What is the difference?

# Net Revenue Retention Rate vs Net MRR Churn Rate

Net Revenue Retention Rate

Net MRR Churn Rate

#### What is it?

Net Revenue Retention (NRR) Rate, also known as Net Dollar Retention (NDR), is the percentage of recurring revenue retained from existing customers in a defined time period, including expansion revenue, downgrades, and cancels. This churn metric gives a comprehensive view of positive as well as negative changes with respect to customer retention. A good NDR can range between 90% to 125%, based on target customer size.

Net Monthly Recurring Revenue (MRR) Churn Rate is the percentage change in MRR due to expansions, cancellations and downgrades. A negative Net MRR Churn Rate occurs when expansions exceed downgrades and cancellations and is a strong positive indicator of company health. This metric is typically expressed as a monthly rate although it can also be an annual rate: Net Annual Recurring Revenue (ARR) Churn Rate.

#### Who is it for?

#### Categories

#### Formula

#### Example

Here's an example of how to calculate Net Revenue Retention (NRR). We'll call this scenario A: A company has 100 customers, each paying $2,000 per month. MRR at the beginning of the month is $200,000. Within the month, 1 customer adds a $4,000 MRR upgrade, 2 downgrade by $500 each, and 1 customer cancels. Based on the Net Dollar Retention formula, NRR = ($200,000 + $4,000 - ($500 x 2) - $2,000) / $200,000 = $201,000 / $200,000 = 100.5% expressed monthly Now let's look at Scenario B: Another company has 100 customers paying $20,000 for annual subscriptions. Within a one month period, 10 customers are due for renewal, only 9 actually renew, 1 adds a $5000 ARR upgrade, and 2 downgrade their subscription by $2000 each. Net Dollar Retention = ($20,000 x 9) + $5,000 - ($2,000 x 2)) / ($2,000 MRR x 10) = $19,000 / $20,000 = 95.0% expressed monthly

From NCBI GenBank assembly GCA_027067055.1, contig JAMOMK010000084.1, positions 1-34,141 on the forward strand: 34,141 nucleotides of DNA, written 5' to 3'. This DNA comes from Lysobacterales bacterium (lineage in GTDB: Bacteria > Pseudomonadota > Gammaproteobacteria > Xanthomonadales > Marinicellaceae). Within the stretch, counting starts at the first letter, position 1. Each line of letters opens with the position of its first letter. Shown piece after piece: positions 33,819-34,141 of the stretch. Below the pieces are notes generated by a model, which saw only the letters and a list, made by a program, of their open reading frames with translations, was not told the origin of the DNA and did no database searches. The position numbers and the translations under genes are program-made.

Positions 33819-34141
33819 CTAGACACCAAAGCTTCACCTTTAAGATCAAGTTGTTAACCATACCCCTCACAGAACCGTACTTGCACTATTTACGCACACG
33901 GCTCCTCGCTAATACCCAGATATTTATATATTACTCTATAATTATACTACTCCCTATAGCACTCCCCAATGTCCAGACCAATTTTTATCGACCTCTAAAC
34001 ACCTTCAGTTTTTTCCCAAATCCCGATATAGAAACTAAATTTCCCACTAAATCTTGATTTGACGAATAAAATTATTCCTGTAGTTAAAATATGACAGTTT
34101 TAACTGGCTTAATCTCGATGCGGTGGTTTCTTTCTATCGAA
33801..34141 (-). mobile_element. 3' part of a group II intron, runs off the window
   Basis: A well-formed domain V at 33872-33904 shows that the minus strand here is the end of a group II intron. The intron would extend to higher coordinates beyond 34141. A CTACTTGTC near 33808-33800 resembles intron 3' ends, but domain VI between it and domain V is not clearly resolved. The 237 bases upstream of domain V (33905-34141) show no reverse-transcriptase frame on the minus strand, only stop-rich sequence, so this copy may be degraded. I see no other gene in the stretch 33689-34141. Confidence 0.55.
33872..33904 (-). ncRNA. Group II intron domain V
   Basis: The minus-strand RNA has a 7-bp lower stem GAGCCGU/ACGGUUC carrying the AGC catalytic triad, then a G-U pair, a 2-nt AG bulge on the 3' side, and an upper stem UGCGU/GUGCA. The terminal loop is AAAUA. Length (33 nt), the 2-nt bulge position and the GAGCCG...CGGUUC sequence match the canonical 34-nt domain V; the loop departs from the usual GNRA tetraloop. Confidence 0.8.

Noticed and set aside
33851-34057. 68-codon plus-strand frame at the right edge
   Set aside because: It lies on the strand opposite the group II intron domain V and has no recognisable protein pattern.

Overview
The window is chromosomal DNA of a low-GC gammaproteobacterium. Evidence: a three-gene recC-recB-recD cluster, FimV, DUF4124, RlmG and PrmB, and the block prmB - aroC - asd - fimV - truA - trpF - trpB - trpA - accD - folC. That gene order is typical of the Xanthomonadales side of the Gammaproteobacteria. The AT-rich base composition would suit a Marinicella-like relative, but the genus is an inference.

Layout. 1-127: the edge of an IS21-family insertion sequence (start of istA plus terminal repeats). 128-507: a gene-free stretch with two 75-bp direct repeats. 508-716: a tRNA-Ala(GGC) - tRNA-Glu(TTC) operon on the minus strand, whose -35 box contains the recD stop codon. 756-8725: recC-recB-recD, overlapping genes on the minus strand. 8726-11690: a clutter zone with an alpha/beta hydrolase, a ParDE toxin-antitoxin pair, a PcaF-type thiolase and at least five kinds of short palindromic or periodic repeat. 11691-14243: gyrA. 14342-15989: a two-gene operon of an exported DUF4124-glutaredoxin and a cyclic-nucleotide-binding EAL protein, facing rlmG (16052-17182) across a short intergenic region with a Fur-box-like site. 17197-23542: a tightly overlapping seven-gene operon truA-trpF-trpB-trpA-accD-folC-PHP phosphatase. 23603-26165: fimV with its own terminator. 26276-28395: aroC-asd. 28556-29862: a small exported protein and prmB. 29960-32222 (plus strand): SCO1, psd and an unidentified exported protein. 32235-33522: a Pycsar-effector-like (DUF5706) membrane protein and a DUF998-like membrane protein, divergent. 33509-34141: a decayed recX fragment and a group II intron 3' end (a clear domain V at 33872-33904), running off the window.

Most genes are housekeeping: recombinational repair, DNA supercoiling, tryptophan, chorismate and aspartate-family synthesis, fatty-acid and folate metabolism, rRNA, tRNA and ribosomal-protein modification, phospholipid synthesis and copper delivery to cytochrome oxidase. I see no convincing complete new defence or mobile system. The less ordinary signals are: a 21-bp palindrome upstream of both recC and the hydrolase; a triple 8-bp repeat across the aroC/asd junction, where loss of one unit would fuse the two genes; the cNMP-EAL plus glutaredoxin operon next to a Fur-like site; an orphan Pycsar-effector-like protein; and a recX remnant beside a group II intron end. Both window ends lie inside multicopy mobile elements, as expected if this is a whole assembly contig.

Example A: A company’s MRR is $50,000 with expansions of $7,000 and downgrades and cancellations of $10,000. The Net MRR Churn Rate is ($10,000 - $7,000) / $50,000 = 6.0% Example B: A company’s MRR is $100,000 with expansions of $12,000 and downgrades and cancellations of $7,000. The Net MRR Churn Rate is ($12,000 - $7,000) / $100,000 = -5.0%

#### Published and updated dates

Date created: Apr 28, 2018

Latest update: Jan 4, 2022

Date created: Mar 22, 2018

Latest update: Feb 24, 2022